EasyJet announced the completion of the program of modernization of its entire fleetwhich made it possible to equip all its planes with the advanced DPO technology (Descent Profile Optimization) provided by the aircraft manufacturer Airbus, as well as the CDA technology (Continuous Descent Approach), new piloting software which allows significantly reduce carbon emissions and to achievesignificant fuel savings.
The DPO feature is a fuel-saving initiative that updates the Flight Management System (FMS). It allows aircraft to descend from cruising altitude using only engine thrust at idle, reducing fuel consumption and leading to a proportionate reduction in carbon emissions. The Continuous Descent Approach (CDA) works in tandem with the DPO to reduce noise.
The multi-million pound modernization programme, announced last year, is an integral part of the airline’s roadmap to achieve carbon neutrality by 2050. The program will enable easyJet to make significant reductions and permanent carbon emissions in the short term by enabling optimized descent trajectories.
In addition to fuel savings and reduced carbon emissions, Descent Profile Optimization (DPO), which complements the Continuous Descent Approach (CDA), will also help reduce noise. A benefit for airlines and their customers, but also airports and surrounding communities, due to stricter noise regulations which are increasingly applied.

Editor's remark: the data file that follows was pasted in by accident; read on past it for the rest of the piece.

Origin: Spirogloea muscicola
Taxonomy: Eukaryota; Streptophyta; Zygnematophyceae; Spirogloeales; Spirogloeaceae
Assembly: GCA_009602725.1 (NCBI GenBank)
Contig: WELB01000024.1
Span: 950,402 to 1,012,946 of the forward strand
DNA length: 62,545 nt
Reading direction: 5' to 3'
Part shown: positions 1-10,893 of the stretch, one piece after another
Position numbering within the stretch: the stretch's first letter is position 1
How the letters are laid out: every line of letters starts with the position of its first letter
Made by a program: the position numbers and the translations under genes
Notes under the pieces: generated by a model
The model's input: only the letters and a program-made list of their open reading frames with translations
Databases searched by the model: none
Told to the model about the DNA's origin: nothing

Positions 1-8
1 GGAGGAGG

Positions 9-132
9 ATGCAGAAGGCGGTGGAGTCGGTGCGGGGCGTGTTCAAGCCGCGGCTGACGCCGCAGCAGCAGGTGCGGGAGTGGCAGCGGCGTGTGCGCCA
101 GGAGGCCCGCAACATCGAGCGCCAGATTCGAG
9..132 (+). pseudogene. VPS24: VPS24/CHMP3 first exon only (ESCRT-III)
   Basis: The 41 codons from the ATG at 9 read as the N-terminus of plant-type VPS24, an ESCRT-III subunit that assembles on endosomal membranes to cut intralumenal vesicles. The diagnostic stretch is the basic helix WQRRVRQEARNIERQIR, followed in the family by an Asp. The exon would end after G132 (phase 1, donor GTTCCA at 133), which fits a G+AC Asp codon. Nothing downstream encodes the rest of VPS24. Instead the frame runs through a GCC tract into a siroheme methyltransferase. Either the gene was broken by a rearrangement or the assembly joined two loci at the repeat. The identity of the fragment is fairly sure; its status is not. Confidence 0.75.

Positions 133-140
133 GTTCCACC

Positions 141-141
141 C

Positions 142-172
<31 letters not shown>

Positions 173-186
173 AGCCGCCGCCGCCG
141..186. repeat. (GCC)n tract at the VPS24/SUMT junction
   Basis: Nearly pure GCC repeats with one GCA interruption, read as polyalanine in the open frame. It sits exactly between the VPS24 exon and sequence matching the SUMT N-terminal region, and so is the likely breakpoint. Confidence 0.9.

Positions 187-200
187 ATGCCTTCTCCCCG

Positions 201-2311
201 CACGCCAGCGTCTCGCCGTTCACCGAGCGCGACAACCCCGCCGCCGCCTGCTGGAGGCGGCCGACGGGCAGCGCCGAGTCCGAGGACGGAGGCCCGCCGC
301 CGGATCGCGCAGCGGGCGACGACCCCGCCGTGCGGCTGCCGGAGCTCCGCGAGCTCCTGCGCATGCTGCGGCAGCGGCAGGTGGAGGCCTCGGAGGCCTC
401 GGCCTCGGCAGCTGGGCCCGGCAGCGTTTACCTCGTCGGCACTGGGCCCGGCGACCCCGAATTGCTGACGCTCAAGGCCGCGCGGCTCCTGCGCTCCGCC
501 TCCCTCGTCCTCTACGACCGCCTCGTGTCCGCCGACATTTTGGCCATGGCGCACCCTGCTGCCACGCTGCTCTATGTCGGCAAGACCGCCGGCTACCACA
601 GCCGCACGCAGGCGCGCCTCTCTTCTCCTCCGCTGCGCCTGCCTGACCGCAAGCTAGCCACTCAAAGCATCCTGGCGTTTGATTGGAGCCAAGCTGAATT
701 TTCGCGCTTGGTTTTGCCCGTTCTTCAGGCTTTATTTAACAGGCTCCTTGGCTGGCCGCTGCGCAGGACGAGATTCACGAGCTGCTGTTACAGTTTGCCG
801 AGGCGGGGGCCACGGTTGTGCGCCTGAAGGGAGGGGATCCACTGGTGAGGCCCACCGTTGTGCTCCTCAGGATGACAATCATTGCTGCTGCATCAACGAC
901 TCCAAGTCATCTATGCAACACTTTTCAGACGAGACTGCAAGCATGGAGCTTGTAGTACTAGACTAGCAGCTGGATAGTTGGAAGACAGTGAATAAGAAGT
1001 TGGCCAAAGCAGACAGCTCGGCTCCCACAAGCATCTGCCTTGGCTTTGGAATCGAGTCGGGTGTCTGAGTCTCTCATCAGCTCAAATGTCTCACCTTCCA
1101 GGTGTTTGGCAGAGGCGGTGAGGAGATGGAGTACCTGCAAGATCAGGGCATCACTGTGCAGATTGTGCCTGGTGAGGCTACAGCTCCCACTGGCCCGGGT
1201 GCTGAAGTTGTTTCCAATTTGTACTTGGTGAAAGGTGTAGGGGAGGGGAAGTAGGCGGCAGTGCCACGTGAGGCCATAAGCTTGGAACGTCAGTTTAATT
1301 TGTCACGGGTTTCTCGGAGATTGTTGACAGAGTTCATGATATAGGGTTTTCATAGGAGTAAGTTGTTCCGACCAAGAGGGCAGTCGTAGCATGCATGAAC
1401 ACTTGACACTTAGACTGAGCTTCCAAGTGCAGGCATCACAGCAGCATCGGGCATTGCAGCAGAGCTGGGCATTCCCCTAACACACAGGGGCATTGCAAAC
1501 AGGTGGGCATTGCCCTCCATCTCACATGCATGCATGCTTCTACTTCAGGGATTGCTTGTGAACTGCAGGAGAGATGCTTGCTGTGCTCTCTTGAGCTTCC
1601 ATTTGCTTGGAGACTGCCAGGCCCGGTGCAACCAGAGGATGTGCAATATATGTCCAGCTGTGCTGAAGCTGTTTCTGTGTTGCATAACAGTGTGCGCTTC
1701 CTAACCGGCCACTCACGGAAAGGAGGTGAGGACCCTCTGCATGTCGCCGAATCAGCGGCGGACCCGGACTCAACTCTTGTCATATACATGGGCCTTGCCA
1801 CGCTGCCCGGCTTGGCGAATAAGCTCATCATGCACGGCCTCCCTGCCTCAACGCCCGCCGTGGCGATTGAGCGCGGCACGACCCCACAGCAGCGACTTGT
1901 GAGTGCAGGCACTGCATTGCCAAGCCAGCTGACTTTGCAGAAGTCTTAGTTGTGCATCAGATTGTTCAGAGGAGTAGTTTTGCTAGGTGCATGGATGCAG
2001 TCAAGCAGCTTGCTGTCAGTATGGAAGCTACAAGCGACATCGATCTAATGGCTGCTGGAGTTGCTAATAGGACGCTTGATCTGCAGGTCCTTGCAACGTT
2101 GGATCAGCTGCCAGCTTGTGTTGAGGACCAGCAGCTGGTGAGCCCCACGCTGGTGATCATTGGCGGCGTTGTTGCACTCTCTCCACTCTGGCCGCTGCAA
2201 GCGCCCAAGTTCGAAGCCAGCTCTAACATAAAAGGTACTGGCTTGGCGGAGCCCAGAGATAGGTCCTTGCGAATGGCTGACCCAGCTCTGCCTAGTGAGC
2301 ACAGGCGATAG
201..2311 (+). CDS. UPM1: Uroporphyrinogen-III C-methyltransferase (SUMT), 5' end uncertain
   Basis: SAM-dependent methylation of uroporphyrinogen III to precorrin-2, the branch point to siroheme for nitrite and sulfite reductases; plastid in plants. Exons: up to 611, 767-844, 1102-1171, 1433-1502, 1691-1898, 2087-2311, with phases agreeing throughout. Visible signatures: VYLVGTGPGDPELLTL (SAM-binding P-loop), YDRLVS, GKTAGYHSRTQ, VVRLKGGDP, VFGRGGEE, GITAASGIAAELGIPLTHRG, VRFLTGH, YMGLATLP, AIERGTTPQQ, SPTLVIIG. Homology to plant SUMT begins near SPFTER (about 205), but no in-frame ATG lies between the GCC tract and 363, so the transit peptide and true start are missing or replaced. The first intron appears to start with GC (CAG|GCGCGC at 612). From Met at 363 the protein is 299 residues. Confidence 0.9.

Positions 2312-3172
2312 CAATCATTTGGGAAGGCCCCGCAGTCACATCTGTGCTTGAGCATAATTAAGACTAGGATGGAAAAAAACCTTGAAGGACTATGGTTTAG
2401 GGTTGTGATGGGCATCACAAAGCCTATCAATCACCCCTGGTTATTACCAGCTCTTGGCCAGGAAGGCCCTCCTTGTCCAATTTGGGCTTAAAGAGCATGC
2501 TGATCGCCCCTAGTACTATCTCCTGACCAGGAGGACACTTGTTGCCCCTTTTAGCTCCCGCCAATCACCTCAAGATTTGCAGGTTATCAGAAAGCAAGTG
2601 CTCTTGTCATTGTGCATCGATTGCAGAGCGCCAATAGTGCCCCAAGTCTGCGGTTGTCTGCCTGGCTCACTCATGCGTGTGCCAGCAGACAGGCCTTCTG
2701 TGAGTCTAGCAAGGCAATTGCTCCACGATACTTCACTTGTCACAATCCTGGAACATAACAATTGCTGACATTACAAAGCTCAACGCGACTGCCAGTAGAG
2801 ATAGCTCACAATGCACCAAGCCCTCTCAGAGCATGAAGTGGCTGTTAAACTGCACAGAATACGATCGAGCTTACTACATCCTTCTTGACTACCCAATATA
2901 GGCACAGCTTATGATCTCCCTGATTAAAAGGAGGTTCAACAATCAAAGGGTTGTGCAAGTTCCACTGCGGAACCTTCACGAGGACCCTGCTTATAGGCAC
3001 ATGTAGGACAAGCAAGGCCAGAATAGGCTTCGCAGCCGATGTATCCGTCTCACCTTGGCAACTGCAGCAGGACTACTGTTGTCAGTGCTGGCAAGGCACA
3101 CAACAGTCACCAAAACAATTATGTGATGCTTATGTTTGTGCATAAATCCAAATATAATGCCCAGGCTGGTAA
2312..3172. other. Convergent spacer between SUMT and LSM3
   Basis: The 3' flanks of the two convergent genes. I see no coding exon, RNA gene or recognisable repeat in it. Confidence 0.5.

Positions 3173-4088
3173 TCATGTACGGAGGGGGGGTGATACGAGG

“ While technologies such as DPO and CDA currently represent the best solution for optimizing glide paths, governments and policy makers must do more to ensure the modernization of airspace, notably through the implementation of “Single European Sky”, so that this cutting-edge technology can be used to its maximum potential », However, insisted David Morgan, director of operations at easyJet.
Furthermore, the British low cost airline was also the first airline evaluation partner of IRIS, a revolutionary air traffic management program, led by Inmarsat, the world leader in satellite communications, in collaboration with the European Space Agency (ESA) and the aircraft manufacturer Airbus, which should pave the way for more efficient air traffic management by enabling the implementation of systems that minimize flight delays, save fuel and help reduce the environmental impact of transport air.